As a Twitter user, I can think of nothing I detest more than when these kind of tweets pop up on my news feed. Twitter should be an ad-free space, and I greatly lose respect for any popular people I follow that engage in this activity. Most of the time I simply unfollow them. These people are well trusted in the media and, while they may not consider themselves accountable to journalistic standards, they need to reevaluate their ethical standards. Accepting money in attempts to try to persuade their followers is not keeping the best interest of those followers a top priority. Take a look at how much some of the most popular tweeters are being paid.

With both of these growing issues it seems we are being catfished by celebrities we may look up to and businesses or government agencies that might not deserve the respect we give them. For those that don’t know what catfishing is, the following video will make the similarity abundantly clear.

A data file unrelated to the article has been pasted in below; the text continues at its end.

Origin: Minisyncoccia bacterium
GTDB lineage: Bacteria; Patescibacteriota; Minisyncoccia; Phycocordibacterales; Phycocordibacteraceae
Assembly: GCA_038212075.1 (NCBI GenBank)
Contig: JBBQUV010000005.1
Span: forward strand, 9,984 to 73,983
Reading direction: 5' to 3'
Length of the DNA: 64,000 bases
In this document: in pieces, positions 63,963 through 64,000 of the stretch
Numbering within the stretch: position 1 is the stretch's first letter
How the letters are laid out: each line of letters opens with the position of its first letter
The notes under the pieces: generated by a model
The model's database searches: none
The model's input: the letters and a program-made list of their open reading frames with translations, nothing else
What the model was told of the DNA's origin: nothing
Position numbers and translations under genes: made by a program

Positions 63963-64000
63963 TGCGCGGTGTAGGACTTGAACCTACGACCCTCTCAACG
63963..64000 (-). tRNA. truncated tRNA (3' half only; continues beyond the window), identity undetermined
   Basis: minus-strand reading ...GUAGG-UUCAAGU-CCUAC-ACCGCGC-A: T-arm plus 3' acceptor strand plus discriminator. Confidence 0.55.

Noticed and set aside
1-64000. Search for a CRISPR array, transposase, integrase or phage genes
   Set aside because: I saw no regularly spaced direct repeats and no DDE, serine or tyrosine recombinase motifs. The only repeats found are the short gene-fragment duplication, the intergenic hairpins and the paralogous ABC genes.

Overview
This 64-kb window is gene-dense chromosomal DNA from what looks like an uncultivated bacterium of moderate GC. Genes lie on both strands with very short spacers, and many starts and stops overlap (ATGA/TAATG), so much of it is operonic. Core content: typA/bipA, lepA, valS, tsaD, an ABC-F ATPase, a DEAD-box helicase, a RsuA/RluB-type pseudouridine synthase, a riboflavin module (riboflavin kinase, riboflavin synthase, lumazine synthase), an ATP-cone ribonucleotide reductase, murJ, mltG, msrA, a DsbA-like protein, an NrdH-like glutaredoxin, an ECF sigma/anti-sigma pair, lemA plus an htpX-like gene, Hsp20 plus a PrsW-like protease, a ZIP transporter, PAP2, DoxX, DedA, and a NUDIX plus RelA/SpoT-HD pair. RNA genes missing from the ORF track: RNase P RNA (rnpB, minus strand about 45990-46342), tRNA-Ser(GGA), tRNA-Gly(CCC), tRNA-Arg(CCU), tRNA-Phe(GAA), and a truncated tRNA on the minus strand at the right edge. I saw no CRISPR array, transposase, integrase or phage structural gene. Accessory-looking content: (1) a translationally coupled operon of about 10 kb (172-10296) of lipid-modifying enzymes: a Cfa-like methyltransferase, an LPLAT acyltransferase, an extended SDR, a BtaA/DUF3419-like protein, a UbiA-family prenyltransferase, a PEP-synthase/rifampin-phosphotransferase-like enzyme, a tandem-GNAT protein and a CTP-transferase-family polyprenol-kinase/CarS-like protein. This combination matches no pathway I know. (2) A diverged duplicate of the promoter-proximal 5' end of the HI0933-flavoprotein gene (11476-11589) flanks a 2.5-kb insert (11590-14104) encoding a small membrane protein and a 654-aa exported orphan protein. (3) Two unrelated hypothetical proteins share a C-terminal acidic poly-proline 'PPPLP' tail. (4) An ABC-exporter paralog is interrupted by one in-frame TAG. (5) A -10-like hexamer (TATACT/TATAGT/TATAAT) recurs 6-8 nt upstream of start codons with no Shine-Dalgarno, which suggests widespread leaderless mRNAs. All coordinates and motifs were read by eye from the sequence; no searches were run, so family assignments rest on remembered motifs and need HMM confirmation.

Just as Nev didn’t know who the girl he met online truly was, perhaps we are getting to the point where we can’t trust the authenticity of fellow blog commenters or advocating tweeters.

It is up to us to stop these shady breaches of confidence from happening. If celebrities lose large followings every time they take cash for a tweet, it will decrease their incentive to do so. In addition, if the public can shed light on the specific events and organizations involved in astroturfing, the software loses its purpose and the public dialogue can continue to be an exchange worth having. Like I said before, it’s up to us.

-Ann Watercutter is a junior studying strategic communications with a minor in business and a marketing specialization. Keep up with Ann at @AWatercutter.